CS Prof. Tim Sherwood works with Engineering students to rebuild IV waterwheel
Prof. Tim Sherwood and several students from the UC Santa Barbara College of Engineering took some time to leave their mark, in the form of the new waterwheel at Anisq ‘Oyo Park in Isla Vista. “The waterwheel had been broken for years — decades,” said UCSB professor Tim Sherwood, who oversaw the group of mostly mechanical engineering students who tackled the project over the winter and spring quarters. To read the full article by Sonia Fernandez, go here.
Tim Sherwood selected as ACM Distinguished ScientistCongratulations to UCSB CS Professor Tim Sherwood, who was recently named an Association for Computing Machinery (ACM) Distinguished Member. This year the ACM selected 49 scientists, engineers, and educators from universities, corporations, and research institutions for their significant contributions to the field of computing. ACM President Alexander Wolf hailed these ACM members as “drivers of the advances and inventions that are propelling the information revolution in new directions. Their creativity and commitment to their craft ensures that we will benefit as a society in the digital age.”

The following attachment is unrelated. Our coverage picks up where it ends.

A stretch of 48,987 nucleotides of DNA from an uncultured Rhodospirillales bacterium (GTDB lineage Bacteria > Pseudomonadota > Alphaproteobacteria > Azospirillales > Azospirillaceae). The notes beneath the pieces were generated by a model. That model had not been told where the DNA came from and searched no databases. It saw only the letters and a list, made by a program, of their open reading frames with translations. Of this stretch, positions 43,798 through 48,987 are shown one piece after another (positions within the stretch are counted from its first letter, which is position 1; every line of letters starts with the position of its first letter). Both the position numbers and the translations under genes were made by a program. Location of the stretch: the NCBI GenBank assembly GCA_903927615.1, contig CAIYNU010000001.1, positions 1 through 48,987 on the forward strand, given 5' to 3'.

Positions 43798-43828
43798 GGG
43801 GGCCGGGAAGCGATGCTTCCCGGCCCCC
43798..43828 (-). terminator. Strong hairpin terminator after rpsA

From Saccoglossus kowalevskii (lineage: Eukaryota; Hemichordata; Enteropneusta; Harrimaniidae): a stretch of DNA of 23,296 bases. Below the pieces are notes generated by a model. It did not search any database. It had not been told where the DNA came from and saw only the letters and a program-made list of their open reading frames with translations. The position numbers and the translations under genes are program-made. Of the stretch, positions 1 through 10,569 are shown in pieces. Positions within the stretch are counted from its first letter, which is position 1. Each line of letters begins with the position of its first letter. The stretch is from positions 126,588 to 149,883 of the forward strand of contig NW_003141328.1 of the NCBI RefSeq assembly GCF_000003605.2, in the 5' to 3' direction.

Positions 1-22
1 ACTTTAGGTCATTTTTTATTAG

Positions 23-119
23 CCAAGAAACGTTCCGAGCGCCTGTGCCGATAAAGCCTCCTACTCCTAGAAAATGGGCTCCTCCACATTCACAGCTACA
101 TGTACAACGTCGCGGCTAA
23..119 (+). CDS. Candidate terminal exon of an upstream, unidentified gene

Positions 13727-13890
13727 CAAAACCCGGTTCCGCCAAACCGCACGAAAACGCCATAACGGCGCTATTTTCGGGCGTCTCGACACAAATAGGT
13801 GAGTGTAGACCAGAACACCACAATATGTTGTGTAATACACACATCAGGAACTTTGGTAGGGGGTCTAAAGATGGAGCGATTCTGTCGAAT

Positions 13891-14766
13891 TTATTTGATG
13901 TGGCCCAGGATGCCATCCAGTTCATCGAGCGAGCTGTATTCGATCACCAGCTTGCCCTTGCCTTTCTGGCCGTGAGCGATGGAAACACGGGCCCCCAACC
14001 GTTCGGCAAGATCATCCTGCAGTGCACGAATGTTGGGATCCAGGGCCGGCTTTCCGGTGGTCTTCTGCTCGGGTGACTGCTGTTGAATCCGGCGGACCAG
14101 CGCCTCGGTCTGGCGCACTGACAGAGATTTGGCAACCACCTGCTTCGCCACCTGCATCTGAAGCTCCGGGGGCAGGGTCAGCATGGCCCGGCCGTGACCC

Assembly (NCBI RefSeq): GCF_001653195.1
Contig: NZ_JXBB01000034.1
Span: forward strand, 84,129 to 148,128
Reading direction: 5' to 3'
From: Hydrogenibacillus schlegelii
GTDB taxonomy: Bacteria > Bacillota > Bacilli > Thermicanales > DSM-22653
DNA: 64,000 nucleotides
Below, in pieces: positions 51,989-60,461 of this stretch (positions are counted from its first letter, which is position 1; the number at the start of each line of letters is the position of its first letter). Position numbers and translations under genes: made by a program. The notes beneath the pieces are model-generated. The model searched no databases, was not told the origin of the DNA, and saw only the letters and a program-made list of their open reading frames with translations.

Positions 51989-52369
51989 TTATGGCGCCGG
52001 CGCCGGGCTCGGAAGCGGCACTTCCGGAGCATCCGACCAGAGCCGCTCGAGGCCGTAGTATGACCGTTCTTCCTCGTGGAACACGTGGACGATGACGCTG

Hassan Wassel and Ying Gao win IEEE Micro Top PickAs multicore processors find increasing adoption in domains such as aerospace and medical devices where failures have the potential to be catastrophic, strong performance isolation and security become first-class design constraints. When cores are used to run separate pieces of the system, strong time and space partitioning can help provide such guarantees. However, as the number of partitions or the asymmetry in partition bandwidth allocations grows, the additional latency incurred by time multiplexing the network can significantly impact performance. In this paper, we introduce SurfNoC, an on-chip network that significantly reduces the latency incurred by temporal partitioning. By carefully scheduling the network into waves that flow across the interconnect, data from different domains carried by these waves are strictly non-interfering while avoiding the significant overheads associated with cycle-by-cycle time multiplexing. We describe the scheduling policy and router microarchitecture changes required, and evaluate the information-flow security of a synthesizable implementation through gate-level information flow analysis. When comparing our approach for varying numbers of domains and network sizes, we find that in many cases SurfNoC can reduce the latency overhead of implementing cycle-level non-interference by up to 85%